Admirers of contemporary art will enjoy the new exhibition of work by Lewis Noble in the Carriage House and Cavendish Rooms. Entitled 'Chatsworth Reflected', the 30 paintings are the result of a year spent on the Estate.
Other new developments to look out for include: the Pantry in the Stables, a 'taster' for the immensely popular farmshop at Pilsley so visitors don't have to rush off before closing time to buy some choice local produce; the new planting programme that's been undertaken in the gardens; a new sculpture by David Nash due to arrive at the end of April; nine days of floral celebration in the House; the return of Sotheby's with the Beyond Limits exhibition in the autumn; and a host of events beginning with an Easter Eggstravaganza of treasure hunts and afternoon tea.
After all the talk of what is new, the Duke of Devonshire concluded his welcome speech at the season's preview with the words, 'Most of all, one thing that will be the same will be the welcome. We will be delighted to see our visitors. We will be delighted to go the extra mile with their particular requests. We will be delighted to give them a wonderful experience.'
Chatsworth is open daily from 11am until December.Kedleston Hall proved so popular with the makers of The Duchess that they filmed in almost every room, as well as the gardens. The National Trust has taken this a step further, not only adding to the exhibition launched last year showing a behind-the-scenes look at how the interiors were transformed for filming, but also by placing costumes in the rooms where they were filmed.
A total of 18 costumes have been carefully transported to the Hall by Christine McSweeney of London costumiers Cosprop. On arrival the costumes were arranged and steamed so they hung properly, as Christine explained: 'It can be quite a task - the structure under some of the dresses is an amazing feat of engineering. I don't know how people actually managed to wear such dresses every day.' She continued, 'I think The Duchess costumes are really special. Everybody wanted to be Georgiana - she was the original celebrity It Girl and everyone wanted her glamorous and stylish outfits. Now, everybody wants to wear these outfits.'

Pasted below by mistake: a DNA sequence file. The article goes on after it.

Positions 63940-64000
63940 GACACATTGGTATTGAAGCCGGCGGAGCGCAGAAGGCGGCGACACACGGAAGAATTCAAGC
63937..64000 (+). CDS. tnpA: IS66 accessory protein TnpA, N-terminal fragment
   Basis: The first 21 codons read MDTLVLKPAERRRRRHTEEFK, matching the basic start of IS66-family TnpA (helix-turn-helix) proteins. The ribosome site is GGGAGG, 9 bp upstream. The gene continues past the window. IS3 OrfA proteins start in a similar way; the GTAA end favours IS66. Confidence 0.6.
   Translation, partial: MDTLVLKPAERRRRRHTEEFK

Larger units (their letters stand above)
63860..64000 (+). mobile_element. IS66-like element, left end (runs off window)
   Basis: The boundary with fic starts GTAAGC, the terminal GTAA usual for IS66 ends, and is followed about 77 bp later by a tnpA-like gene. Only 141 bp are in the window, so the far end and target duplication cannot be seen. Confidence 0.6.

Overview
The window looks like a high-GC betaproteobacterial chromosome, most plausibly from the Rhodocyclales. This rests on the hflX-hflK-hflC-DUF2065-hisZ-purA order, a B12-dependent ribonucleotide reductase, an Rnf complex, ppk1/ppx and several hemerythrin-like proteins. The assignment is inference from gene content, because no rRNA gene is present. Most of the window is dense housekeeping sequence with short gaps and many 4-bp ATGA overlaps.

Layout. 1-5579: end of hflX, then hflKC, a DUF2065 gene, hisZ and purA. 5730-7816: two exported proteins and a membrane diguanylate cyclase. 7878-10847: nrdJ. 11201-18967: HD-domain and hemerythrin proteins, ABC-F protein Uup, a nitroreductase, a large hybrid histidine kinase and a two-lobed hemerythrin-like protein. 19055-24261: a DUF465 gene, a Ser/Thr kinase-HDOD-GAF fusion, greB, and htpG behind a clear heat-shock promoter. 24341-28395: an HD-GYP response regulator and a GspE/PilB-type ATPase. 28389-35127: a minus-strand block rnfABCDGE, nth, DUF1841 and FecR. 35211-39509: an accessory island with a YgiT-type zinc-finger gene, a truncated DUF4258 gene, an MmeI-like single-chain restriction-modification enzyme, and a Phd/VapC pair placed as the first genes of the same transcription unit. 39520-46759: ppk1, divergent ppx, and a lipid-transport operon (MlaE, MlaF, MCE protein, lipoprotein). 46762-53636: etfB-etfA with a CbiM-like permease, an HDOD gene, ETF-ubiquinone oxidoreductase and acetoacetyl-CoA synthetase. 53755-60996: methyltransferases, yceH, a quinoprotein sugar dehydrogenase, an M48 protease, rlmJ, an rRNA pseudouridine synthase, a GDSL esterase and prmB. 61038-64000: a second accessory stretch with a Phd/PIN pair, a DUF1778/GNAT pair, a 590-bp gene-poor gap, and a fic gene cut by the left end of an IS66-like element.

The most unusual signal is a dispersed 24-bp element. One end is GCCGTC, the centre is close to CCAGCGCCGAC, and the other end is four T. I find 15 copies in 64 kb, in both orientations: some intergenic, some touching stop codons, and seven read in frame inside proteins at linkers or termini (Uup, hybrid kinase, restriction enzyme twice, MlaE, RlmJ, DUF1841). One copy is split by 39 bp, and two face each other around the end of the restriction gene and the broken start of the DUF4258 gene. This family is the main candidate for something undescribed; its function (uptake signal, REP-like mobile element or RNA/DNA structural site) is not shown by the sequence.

The gowns on display include a stunning blue hand-painted gown with padded bustle, an elegant pink and cream robe worn by Keira as Georgiana when she was 'lying-in' and three girls' costumes worn by the actresses playing Georgiana's three young daughters. There are also two dresses worn by Georgiana and her friend and rival for her husband's affections, Lady Elizabeth Foster, in the scene shot by the lake at Kedleston. These last two, day dresses in a pink/brown stripe, are very similar and according to accounts from the time, Elizabeth used to find out what fashionable Georgiana was wearing each day and try to imitate her. Property manager Victoria Flanagan is already delighted with the response to the exhibition.
Visitors to Kedleston can also admire the work taking place to restore the State Apartment. Newly woven blue damask has been put in place on the walls, contrasting with the original faded silk on the State Bed. The Trophy Corridor has also been returned to its original Edwardian colour scheme. The National Trust will be staging a packed events programme this year, including 'Have a Go Housekeeping' events to commemorate 200 years since the death of Mrs Garnett, the Hall's 18th century housekeeper.
Kedleston Hall is open until 1st November, Saturday to Wednesday and Good Friday 12 noon to 5pm.